Despite pandemic, UIC Freshwater Lab interns expand hands-on experience
UIC students and recent graduates participating in the new Freshwater Lab Internship course are continuing their internship programs over summer, despite the unusual circumstances of spring semester.
The pandemic didn’t hinder the success of the debut of the Freshwater Lab Internship course this spring. All 20 students enrolled in the course were placed in internships for five weeks after spring break with their work completed entirely online. Eighteen students are continuing their work into summer 2020.
“I started the Freshwater Lab in 2015 to focus on water issues and the future around the Great Lakes, but also because we were starting to see a water crisis in our city and country on the rise,” said Rachel Havrelock, director of the Freshwater Lab and associate professor of English.
The internship course allows students to get hands-on experience related to water or environmental issues such as water policy, research, environmental writing and communication.
The students maintained an optimistic attitude when work moved online and felt accomplished to have been able to continue their internships.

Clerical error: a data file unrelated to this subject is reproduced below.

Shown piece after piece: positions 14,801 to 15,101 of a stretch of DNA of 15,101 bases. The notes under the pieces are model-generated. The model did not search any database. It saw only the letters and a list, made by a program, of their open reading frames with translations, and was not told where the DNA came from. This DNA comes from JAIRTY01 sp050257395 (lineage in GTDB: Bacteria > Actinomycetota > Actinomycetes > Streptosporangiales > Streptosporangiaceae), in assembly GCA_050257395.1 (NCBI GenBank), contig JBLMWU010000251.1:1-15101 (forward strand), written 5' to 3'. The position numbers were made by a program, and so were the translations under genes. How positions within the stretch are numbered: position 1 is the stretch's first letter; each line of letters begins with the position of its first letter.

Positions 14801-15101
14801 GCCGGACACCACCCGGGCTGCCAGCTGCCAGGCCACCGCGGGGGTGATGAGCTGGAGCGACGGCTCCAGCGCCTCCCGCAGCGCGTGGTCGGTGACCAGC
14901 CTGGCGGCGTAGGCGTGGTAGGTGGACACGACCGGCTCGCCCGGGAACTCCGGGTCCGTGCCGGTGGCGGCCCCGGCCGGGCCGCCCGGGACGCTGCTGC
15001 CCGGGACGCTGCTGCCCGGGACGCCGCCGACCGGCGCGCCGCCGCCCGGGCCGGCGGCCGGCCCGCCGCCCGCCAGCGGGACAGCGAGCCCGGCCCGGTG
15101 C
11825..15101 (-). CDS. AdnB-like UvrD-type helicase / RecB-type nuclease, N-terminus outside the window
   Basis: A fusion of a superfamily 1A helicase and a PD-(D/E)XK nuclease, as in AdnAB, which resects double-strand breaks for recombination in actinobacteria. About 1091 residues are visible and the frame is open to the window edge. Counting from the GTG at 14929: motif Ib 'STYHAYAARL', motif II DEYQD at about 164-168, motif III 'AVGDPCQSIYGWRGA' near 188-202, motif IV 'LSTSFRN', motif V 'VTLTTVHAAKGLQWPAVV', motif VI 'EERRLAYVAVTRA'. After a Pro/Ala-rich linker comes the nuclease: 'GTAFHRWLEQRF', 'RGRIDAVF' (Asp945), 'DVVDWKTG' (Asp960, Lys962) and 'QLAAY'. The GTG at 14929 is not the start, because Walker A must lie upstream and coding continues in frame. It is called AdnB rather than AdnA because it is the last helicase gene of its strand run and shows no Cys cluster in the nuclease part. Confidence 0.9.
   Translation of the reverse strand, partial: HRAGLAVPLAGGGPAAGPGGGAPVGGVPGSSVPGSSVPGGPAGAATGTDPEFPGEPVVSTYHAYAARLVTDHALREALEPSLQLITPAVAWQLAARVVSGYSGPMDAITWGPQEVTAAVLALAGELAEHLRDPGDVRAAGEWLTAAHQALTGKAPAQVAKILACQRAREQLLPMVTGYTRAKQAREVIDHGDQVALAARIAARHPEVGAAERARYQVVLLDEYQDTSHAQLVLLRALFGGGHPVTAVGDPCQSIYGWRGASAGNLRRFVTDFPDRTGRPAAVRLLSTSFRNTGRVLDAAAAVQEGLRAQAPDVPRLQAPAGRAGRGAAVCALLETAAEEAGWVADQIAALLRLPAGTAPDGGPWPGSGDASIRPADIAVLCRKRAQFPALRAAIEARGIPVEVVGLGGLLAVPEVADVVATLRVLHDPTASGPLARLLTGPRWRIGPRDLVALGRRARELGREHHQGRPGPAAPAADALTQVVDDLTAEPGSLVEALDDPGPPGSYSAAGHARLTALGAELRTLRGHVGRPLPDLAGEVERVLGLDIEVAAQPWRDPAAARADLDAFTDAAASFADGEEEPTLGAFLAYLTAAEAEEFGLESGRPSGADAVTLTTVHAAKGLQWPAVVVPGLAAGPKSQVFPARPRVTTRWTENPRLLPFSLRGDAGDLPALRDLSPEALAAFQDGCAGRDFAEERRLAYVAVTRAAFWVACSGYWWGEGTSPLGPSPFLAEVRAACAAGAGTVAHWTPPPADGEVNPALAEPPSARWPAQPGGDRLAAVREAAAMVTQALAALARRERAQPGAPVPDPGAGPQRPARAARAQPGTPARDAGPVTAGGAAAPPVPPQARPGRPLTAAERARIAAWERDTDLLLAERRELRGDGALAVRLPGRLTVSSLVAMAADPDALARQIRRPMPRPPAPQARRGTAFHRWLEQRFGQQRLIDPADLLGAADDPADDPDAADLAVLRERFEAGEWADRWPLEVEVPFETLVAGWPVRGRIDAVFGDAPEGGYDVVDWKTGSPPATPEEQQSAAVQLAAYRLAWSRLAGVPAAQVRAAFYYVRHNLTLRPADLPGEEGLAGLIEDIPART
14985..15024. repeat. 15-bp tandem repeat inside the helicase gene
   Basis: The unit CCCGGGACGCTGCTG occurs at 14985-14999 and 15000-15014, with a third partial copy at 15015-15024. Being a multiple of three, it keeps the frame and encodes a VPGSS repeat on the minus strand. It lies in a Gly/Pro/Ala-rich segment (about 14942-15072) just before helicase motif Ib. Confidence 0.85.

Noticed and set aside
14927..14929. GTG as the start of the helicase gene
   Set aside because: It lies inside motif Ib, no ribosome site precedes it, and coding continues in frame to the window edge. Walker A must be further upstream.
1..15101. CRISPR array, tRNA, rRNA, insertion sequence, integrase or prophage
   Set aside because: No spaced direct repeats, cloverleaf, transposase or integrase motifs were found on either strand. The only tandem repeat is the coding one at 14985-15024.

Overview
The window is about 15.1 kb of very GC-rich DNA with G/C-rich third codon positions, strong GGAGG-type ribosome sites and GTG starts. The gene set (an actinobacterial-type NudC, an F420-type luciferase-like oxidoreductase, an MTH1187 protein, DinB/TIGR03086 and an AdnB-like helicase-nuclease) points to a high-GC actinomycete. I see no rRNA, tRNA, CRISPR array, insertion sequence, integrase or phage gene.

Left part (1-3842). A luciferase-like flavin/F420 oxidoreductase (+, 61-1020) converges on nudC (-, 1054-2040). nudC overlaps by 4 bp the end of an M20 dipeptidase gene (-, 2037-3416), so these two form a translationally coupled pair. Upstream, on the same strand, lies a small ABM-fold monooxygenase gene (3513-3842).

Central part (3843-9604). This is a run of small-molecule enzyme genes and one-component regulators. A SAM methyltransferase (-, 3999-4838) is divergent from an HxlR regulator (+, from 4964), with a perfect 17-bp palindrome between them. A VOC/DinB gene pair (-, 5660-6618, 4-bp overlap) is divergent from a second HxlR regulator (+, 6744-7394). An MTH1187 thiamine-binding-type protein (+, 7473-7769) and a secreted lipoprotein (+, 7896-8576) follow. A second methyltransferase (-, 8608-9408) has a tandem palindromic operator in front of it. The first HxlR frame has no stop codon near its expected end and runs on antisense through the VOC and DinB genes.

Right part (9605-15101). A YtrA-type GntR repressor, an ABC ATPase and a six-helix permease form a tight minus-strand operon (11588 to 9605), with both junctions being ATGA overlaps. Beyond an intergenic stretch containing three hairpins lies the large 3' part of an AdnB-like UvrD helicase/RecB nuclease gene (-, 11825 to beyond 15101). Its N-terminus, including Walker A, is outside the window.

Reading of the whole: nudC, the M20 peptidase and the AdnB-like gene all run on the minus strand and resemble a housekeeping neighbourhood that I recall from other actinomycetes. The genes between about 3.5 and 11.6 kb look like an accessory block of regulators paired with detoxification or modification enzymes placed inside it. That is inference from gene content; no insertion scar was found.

Deana Kittaneh, a junior in public policy, is interning remotely at the Center for Neighborhood Technology.
“I have been focusing on green stormwater infrastructure in affordable housing and other mechanisms to make affordable housing resilient in the event of natural disasters and severe weather events,” Kittaneh said. “My primary goal is to find information and synthesize it for my internship team.”
Nathaniel Wright, a recent grad in English and psychology, is interning with Food and Water Watch Illinois.
“Basically, they are an interstate organization across America that looks at communities that have access to food or water issues,” Wright said. “I send out lots of emails, text messages to get the word out about petitions and get signatures on things to ask state legislators.”
Through the course, the class continued to meet on Zoom to discuss water issues as well as hear from guest speakers like Chicago Tribune environmental reporter Tony Briscoe and Frank Ettawageshik, executive director of the United Tribes of Michigan.
“That was super exciting for me because I was a little bit fangirling because (Briscoe) writes really good articles,” said Abigail Kremer, a senior in English who is interning with the Environmental Law and Policy Center.
“Frank Ettawageshik taught us about water from a scientific, cultural, and humanistic standpoint,” Kittaneh added.
Havrelock looks forward to more successful semesters that can include field trips to local bodies of water and infrastructures and meeting water leaders.
“So many people who have come from the lab have continued to be so impressive, and I always joke that eventually, freshwater alums are going to run water in this town,” Havrelock said.